-sixth of the economy in order to be able to gain control of our lives, and of course it's going to be a mess. what does the government do that is good when it starts interfering with our lives? there are functions for the government. they need to remember what those things are and leave the rest of us alone. >> neil: what they discovered, as you warned -- this is prior to your prayer breakfast meet and greet with the president -- that all of a sudden the goodies would be showcased up front. the problems would be later. the goodies were fewer, the problems many more, and the cost of this potentially much, much hire than the thought. how is all of this rolling out now? >> well, of course the reason that it was done in secret, rather than in a transparent manner in which it was supposed to have been done, is because there are so many bad parts of it. there's so many obligations so many new taxes associated with it. it's incredibly expense simple. it was supposed to lower the cost. it has raised the cost of the premiums for average family, and in the neighborhood of $5,000. this is a disaster. and the real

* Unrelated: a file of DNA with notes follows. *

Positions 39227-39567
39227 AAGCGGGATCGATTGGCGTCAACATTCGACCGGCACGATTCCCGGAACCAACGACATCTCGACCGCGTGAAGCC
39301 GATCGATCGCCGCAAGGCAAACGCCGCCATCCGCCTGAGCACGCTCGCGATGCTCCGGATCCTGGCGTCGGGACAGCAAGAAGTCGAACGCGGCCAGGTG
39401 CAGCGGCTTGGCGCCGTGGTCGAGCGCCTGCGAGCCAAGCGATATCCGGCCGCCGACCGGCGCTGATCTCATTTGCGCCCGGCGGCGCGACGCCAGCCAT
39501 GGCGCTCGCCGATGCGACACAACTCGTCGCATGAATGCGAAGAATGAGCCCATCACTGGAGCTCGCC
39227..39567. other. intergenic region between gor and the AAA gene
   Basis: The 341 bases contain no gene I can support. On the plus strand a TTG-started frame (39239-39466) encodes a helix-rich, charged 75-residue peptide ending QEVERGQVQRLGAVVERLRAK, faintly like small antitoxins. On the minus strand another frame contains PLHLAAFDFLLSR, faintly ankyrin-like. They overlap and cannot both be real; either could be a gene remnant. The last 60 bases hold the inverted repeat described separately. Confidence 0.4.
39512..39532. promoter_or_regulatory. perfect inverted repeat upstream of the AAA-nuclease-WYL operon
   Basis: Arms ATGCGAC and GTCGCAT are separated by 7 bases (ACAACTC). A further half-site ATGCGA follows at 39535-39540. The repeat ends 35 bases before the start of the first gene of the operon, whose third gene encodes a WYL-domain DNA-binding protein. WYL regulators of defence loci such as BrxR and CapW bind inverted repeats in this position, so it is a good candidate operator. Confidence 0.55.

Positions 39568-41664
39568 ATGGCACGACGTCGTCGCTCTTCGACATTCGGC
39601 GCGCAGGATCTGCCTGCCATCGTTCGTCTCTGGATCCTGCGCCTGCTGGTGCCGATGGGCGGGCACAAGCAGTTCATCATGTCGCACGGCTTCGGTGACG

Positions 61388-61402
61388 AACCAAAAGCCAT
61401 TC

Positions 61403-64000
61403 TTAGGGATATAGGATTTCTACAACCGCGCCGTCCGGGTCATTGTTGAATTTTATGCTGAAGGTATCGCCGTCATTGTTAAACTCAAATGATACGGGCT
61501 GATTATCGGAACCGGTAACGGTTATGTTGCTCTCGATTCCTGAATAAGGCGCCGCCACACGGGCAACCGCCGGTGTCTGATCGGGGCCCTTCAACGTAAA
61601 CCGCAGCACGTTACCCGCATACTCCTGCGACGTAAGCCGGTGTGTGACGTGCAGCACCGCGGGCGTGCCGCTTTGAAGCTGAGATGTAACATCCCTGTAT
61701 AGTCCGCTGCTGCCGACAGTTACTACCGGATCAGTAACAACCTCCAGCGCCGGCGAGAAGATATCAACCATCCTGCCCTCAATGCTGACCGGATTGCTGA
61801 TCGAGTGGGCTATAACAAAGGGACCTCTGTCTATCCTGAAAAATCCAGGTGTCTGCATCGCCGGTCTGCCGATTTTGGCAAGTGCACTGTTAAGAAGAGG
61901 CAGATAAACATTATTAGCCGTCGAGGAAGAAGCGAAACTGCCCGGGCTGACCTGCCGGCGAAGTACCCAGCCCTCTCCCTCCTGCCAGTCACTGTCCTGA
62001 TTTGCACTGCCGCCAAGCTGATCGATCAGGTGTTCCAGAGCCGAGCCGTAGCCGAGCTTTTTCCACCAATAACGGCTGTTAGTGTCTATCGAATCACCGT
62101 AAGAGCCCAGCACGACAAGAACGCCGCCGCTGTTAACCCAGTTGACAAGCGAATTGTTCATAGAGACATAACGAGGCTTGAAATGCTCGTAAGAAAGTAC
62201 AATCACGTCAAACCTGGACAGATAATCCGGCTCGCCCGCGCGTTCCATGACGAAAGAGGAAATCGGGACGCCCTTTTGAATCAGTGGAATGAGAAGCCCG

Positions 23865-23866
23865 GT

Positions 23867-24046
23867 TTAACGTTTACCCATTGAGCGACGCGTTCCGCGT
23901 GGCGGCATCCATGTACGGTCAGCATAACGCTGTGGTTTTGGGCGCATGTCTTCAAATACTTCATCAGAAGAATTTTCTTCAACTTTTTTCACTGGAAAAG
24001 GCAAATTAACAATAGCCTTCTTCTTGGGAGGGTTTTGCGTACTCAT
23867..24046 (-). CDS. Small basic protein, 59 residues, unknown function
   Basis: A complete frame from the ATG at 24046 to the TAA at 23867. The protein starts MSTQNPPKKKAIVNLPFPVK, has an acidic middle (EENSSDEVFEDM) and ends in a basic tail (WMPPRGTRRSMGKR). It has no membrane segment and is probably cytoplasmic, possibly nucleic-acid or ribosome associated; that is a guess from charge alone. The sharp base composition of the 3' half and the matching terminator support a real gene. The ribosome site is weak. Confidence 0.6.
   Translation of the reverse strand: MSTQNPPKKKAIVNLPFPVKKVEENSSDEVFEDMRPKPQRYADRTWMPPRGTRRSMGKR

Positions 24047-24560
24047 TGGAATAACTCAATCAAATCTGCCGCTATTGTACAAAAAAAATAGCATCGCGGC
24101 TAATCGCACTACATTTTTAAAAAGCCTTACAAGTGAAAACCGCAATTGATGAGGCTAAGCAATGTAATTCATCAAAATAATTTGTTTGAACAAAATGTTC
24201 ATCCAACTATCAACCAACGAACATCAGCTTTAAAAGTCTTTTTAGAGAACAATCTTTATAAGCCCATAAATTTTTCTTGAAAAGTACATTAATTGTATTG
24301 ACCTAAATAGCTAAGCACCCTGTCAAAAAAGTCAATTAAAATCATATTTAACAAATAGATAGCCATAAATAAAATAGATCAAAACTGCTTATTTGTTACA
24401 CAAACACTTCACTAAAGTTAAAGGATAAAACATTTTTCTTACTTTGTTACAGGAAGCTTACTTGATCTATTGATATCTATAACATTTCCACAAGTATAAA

reserve's two day meeting on the economy wraps up. that begins at 2:30 eastern time. >> coming up, the head of immigration and customs enforcement testifies about the release of nearly 2000 immigrants because of budget constraints. the 2014 budget plan put out by chairman paul ryan would balance the budget in 10 years and put in place medicare changes. the chamber should finish work on boating on the measure on wednesday. here is tuesday's debate. mr. ryan: i bring forward and present the budget resolution for the fiscal year 2014. we believe that we owe the american people a responsible balanced budget and that is precisely what we are bringing to the floor today. our budget balances the budget within 10 years and it does so without raising taxes. balancing the budget will help us foster a healthier economy, it will help us create jobs. in fact, two leading economists released a study analyzing our budget and its positive effects on the economy and jobs. in the first year they said it would, quote, boost the economy immediately, increasing both of our economy by a whole percentag